Hawkman’s JSA teammates saved him from a continuity nightmare
While not quite a top DC character, Hawkman has long been a top-tier B-list hero in the DC Universe. With memberships in both the Justice League and the Justice Society, not to mention the Nth metal wings, it’s somewhat surprising that he hasn’t become more prominent. Perhaps that major lack of success is down to how convoluted the character has become, with the ’90s in particular nearly clipping his wings for good.
Hawkman has more contradictory versions of himself than most comic book characters, some of which intertwine in annoying ways. This saw it become such a continuity headache that DC actively banned its use, only the JSA revival saving it from its hiatus. With the character set to make his big screen debut soon, here’s a look at how the page has almost turned permanently for him in the comics.
Crisis on Infinite Earths Ruined Hawkman
Before Crisis on Infinite Earths, there were two major DC continuities – Earth-One, where the current Justice League resided, and Earth-Two, where the JSA lived, which got its start during World War II. Earth-Two had the first Hawkman, Carter Hall. This version of the character was a reincarnation of the ancient Egyptian prince Khufu, using the mysterious Nth metal to fashion wings for himself and his wife Shiera. On Earth-One, Hawkman was Katar Hol, an alien Thanagarian who came to Earth with his wife Shayera.
With Crisis, DC sought to eradicate their ridiculously bloated multiverse, consolidating all universes into one Earth. This meant that the JSA and JLA would now share the same world and have their histories combined. This worked well for “repeating” characters like the various Flashes and especially the Green Lantern Corps, but the contradictory Hawkmen were arguably both too similar and too different to coincide with each other. This was the start of Hawkman’s turbulent continuity flight.
DC Comics dropped Hawkman after the “Hawksnarl”
Timothy Truman gave Hawkman a modern reboot in the miniseries Hawkworld, which was followed by an ongoing series by John Ostrander of the same name. Using the Katar Hol version of the character, both of which received acclaim from fans, ultimately brought Hawkman some success. Unfortunately, however, these books ended up being unintentionally problematic. The Hawkworld The series was set in modern times, but there had already been a Thanagarian Hawkman who had served the JLA in the rebooted continuity, not to mention the Golden Age Carter Hall who was now on the same Earth.
This other Thanagarian was revealed to be the villainous Fel Andar, who brainwashed a human into his version of Hawkwoman. It was all a little too confusing for a character whose premise was to just be a guy with wings, and DC took notice. The scenario H-hour attempted to support continuity issues that Crisis either was not repaired or was inadvertently created. Hawkman was one of them, with the story culminating in various Hawk-People merging into a single “Hawkgod”. Hawkman #27 (by Robert Venditti, Fernando Pasarin, and Oclair Albert) would exemplify this new division, becoming accurately described by fans as the “Hawksnarl”. The titular character would start to lose his mind and sanity, eventually withdrawing for a bit as he ventured into the realm of Hawkgod.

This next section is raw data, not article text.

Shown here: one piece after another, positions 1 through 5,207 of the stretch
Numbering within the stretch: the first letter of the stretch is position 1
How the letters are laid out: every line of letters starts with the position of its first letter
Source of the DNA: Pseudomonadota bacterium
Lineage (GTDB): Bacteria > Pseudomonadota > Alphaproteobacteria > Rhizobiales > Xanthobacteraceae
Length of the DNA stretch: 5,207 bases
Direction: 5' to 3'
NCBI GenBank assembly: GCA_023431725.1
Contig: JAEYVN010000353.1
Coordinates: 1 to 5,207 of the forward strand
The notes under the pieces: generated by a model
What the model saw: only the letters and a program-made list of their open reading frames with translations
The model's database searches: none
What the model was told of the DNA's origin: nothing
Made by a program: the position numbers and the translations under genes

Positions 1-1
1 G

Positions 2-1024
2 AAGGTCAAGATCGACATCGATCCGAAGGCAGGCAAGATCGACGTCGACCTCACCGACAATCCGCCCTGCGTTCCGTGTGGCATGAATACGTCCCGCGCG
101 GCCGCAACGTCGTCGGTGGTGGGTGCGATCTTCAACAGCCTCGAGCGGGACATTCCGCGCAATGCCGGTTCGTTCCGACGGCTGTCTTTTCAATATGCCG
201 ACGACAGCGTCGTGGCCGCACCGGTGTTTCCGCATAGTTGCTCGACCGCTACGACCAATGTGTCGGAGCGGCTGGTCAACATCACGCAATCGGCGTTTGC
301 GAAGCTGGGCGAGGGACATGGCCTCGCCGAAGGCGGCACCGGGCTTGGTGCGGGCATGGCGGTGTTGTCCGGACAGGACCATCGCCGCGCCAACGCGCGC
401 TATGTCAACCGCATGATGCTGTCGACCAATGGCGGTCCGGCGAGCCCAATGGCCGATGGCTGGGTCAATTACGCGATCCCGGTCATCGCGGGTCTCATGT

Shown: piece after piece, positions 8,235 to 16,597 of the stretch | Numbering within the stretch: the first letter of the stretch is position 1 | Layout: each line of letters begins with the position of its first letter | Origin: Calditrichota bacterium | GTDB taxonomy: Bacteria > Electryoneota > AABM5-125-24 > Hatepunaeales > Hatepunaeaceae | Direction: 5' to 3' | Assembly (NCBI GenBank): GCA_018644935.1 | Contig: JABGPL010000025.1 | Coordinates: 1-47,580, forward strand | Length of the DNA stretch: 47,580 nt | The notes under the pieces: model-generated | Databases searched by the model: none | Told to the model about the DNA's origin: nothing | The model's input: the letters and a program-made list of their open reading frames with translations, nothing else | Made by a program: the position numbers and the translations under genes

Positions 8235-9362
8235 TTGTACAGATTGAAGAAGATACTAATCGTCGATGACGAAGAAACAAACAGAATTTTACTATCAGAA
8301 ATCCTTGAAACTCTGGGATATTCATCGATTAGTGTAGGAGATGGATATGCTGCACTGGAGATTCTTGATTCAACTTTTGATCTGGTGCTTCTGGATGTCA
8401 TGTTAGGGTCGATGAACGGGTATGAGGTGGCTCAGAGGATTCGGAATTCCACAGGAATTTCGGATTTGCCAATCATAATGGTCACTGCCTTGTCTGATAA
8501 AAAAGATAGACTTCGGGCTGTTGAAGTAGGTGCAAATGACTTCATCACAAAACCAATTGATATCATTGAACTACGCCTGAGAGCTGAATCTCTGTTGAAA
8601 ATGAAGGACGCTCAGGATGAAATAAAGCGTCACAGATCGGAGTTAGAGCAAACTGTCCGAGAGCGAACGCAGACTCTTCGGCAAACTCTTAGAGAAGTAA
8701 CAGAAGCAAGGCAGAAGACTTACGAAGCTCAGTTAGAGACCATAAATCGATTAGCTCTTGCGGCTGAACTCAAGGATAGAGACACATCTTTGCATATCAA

During this time, Hawkman would be banned from DC Comics, with its meandering and confusing continuity deemed far too toxic and confusing. This turned out to be a problem with Grant Morrison’s run on JLA, which featured versions of all major legacy characters, past and present. Morrison wanted to have a new version of Hawkman, completely separate from all of his past continuities, but the idea was rejected by DC’s editorial staff. Thus, the angel Zauriel was created to take his place, though Aquaman mistook him for Katar at one point.
The JSA finally saved its flagship member Hawkman
In the late 1990s, DC was experiencing a true renaissance. Beyond the aforementioned success of JLAthere was also a JSA relaunch that made characters inherited from the Golden Age look bigger than they had been in decades. Of course, Hawkman was one of the founding members of the JSA, so it made sense to bring him back, warts and all. First, it was established that the alien metal Nth that Prince Khufu found in the past would bind his soul to that of his lover Chay-ara, allowing them to find each other in each reincarnation. It was also speculated that Katar and Shayera were just one set of these reincarnations.
In a scenario that began in JSA #21 (by Geoff Johns, David S. Goyer, Alan Davis, and Mark Farmer), it was revealed that Shiera’s descendant, Kendra Saunders, the new Hawkgirl, was not Kendra, but rather Shiera’s rebirth. His soul had bonded with Kendra’s body when the latter committed suicide and Shiera’s soul left the conjoined Hawkgod. From there, Kendra/Shiera would be drawn to Thanagar, followed by the JSA. Arriving in Thanagar, Kendra became something of an emotional anchor for a newly reincarnated Hawkman, whose memories of all past versions of himself emerged from a bubbling pool. Invigorated by seeing his friends and family by his side, he joined the JSA and fought valiantly alongside them.
From there, Hawkman would finally ascend into the DC Universe, even receiving an ongoing series from Geoff Johns. Her relationship with Hawkgirl was more different than ever, with the young woman firmly asserting that she was not Shiera. Since then, he’s had books in both New 52 and DC Rebirth, with the latter officially decluttering his continuity once and for all. Now that he fights alongside the JSA and JLA, it’s hard to believe his current path was once derailed by his own legacy.